Creating Canopy Initiative Helps Penn Earn Arbor Day Foundation’s Tree Campus USA Designation

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Media Contact:Julie McWilliams | | 215-898-1422April 9, 2012

PHILADELPHIA -- Creating Canopy: Spreading Roots for a Greener Region, a program that Penn initiated in the spring of 2011 in partnership with the Philadelphia Parks and Recreation Department has helped the University earn its third consecutive Tree Campus USA designation from the Arbor Day Foundation. 

Tree Campus USA is a national program the foundation launched in 2008, sponsored by Toyota Motor North America Inc., to honor colleges and universities for promoting healthy trees and engaging students and staff in the spirit of conservation.

“In announcing the 2011 designees, the foundation said it was honoring Penn for its commitment to effective community forestry management,” Bob Lundgren, the University landscape architect, said. “Among other initiatives, the Creating Canopy tree giveaway for city residents last year was definitely one of the reasons we received the recognition.”

The Creating Canopy tree giveaway was a pilot for Penn employees who live in Philadelphia. This year’s program was extended to include faculty and staff who live in surrounding suburbs through an additional partnership with the Pennsylvania Horticultural Society.  The supply of trees destined for the suburban giveaway are sold out, but there are still trees available for staff who are city residents, provided they sign up before the extended deadline of April 13.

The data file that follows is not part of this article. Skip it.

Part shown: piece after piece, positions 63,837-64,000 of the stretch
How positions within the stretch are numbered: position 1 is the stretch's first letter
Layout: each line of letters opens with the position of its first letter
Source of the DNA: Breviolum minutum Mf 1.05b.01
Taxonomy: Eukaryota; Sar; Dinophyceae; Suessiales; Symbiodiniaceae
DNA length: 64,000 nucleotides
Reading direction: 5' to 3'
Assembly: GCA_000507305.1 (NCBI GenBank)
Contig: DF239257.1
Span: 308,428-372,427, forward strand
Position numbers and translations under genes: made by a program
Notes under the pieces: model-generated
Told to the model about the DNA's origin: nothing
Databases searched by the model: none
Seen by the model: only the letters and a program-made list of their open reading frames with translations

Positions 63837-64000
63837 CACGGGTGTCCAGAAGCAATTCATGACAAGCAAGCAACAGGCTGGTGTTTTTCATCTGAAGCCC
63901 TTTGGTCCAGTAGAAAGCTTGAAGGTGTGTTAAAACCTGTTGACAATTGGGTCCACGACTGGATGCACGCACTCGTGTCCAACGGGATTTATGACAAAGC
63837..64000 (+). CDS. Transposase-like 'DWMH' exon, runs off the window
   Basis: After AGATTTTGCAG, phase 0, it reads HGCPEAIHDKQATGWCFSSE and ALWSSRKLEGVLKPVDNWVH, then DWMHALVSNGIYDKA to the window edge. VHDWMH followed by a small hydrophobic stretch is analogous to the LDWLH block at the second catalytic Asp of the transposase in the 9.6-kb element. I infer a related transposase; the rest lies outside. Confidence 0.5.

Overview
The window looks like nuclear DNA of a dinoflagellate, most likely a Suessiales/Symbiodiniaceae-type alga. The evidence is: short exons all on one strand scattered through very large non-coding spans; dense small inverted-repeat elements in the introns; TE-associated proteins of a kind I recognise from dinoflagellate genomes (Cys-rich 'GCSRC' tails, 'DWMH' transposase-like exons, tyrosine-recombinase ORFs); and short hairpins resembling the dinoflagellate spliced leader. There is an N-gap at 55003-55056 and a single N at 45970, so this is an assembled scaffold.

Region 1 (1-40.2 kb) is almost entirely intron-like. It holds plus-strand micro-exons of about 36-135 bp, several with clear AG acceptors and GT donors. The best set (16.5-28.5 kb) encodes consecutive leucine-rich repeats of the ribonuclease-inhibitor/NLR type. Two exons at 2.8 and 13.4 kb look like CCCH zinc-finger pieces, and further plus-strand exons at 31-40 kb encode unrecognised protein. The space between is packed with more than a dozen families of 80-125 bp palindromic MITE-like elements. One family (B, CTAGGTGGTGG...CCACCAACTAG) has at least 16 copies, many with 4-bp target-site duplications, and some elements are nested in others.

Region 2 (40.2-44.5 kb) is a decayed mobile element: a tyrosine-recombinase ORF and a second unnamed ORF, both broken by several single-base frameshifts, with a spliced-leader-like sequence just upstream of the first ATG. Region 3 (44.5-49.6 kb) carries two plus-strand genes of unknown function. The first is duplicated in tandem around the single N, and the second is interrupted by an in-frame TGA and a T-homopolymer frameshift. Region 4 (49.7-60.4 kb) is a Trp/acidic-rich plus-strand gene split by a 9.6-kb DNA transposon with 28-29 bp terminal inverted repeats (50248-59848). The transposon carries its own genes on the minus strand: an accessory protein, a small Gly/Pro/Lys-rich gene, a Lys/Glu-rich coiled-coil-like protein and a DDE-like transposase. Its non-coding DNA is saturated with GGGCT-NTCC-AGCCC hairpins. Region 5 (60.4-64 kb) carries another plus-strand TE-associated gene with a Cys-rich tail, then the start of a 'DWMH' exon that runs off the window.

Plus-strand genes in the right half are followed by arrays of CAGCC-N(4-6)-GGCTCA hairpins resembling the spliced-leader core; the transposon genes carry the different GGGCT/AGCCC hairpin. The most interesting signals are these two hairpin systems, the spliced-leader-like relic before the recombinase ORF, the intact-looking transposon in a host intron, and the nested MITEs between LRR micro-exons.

Five other campus feature initiatives that helped Penn earn the Tree Campus USA recognition include:

  • Upgraded and revised tree inventory: Penn plans to install radio frequency Identification chips into every tree on campus so an inventory can be updated with a quick scan.
  • Comprehensive tree map: All collected tree information will be used to develop campus tree maps, including fall and spring color displays, tree age, true canopy widths and native and non-native tree canopy.   
  • Sustainable Sites initiative: Penn’s Shoemaker Green project is a pilot for a program for landscaping certification similar to the LEED accreditation system for buildings. This allows Penn to ensure that all future projects with a landscape component comply with SITES goals.
  • Penn Class Tree Program: The University is striving to create projects and opportunities for collaboration between as many relevant campus groups as possible, including the Penn Environmental Group, the Student Sustainability Association at Penn and Eco-Reps, as well as local groups like UC Green and the Morris Arboretum. 
  • Outreach and Communication: Publicity of Penn’s Tree Care Plan showcases established guidelines in campus development planning and sustainability efforts to the University community so that all members can be informed stewards of campus trees. A Tree Care Plan will be produced and disseminated through print and online publication sources of the staff and students.

“Achieving Tree Campus USA recognition sets an example for other colleges and universities and allows students a chance to give back to both their campus community and the community at-large,” said John Rosenow, chief executive of the Arbor Day Foundation.